Gathering lessons learnt from WWF’s experience worldwide: An overview based on 8 FLR long term field projects

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Daniel Vallauri

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WWF has supported Forest Landscape Restoration (FLR) development since 2000 and shares the goal of restoring 350 million hectares of forest landscapes by 2030. Today more than 200 WWF staffs are involved in an active FLR community. WWF run dozens of field projects (various scales, durations, forest types, and contexts). The program also includes education efforts (EFN Reforestation grant), lobbying for private or governmental engagement including issues initiated by partnerships, participates in platforms (GPFLR, SAFRA, NGP, Trillion Trees) and supports ambitious policies (AFR100, Bonn Challenge). Restoring at the landscape scale is a long-term planned process, requiring multifaceted interventions (both ecological and social), and overall is a much richer but more difficult task than just planting trees. Providing good FLR guidance and implementation to meet commitments made by governments may be the main challenge of the coming decade. FLR practitioners only learn by doing. Thus, facilitating exchanges among field practitioners and grounding all activities on lessons learnt in the field is crucial for WWF. In 2018, WWF launched a lessons learnt exercise based on the analysis of its ‘long-term’ projects (10 to 20 year) to restore landscapes in Tanzania, Madagascar, Nepal, Malaysia, Brazil, Paraguay, Argentina, Mexico, New Caledonia, and the Lower Danube. The exercise is ongoing. It has already analysed five projects, producing specific reports and 10 to 15 high level lessons for each project. Others are under way (to be completed in 2019). This presentation will capture and share some key lessons learnt and emerging needs.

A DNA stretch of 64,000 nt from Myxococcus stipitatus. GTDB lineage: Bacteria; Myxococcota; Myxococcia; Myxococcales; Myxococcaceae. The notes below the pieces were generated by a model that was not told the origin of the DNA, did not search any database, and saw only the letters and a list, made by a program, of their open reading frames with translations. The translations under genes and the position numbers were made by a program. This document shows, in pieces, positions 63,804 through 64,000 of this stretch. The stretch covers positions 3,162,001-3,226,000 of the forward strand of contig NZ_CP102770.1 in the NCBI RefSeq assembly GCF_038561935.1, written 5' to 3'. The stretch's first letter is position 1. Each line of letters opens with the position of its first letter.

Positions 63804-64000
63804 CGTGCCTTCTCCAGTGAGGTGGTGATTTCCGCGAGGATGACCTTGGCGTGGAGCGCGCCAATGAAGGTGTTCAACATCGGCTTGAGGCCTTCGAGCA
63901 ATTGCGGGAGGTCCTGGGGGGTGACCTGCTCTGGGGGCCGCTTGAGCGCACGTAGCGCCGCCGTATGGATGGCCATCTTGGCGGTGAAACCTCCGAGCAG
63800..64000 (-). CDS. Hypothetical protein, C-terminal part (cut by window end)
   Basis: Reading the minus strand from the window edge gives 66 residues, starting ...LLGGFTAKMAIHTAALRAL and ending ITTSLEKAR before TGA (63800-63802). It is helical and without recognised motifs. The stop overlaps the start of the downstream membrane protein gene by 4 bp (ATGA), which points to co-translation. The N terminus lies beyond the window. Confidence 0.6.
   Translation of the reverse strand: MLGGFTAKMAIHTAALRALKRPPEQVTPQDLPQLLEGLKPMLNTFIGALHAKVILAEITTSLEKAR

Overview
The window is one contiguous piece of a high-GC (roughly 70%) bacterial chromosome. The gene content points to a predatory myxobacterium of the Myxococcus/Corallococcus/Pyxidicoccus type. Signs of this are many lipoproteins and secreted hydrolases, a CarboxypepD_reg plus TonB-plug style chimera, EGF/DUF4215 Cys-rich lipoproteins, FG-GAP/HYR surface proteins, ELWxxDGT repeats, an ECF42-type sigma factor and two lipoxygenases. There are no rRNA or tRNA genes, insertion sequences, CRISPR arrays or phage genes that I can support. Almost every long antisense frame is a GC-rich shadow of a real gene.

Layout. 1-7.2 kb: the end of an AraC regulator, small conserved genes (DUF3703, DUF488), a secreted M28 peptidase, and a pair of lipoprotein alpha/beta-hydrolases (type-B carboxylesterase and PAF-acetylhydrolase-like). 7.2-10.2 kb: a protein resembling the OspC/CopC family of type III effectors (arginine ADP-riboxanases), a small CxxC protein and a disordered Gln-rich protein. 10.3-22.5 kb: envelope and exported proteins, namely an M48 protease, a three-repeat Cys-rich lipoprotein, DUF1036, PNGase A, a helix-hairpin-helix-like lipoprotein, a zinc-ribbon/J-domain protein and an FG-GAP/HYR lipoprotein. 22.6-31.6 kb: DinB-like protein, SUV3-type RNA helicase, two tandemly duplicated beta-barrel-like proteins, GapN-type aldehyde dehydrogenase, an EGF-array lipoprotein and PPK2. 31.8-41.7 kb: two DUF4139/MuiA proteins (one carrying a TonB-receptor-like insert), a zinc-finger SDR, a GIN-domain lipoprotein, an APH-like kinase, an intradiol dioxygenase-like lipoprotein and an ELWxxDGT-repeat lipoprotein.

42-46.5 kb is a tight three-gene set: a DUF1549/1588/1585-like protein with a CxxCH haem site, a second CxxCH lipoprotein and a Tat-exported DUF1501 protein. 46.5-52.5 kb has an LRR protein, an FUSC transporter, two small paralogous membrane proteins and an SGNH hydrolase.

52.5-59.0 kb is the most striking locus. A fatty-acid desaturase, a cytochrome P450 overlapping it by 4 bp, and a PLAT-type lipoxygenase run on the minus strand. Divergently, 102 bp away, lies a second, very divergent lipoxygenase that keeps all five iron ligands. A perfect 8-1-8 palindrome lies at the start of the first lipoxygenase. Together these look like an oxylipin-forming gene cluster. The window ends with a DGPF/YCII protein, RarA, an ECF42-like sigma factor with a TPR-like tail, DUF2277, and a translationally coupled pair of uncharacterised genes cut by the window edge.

Resource Type:
Audio/Video, Conference Presentation, SER2019

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Society for Ecological Restoration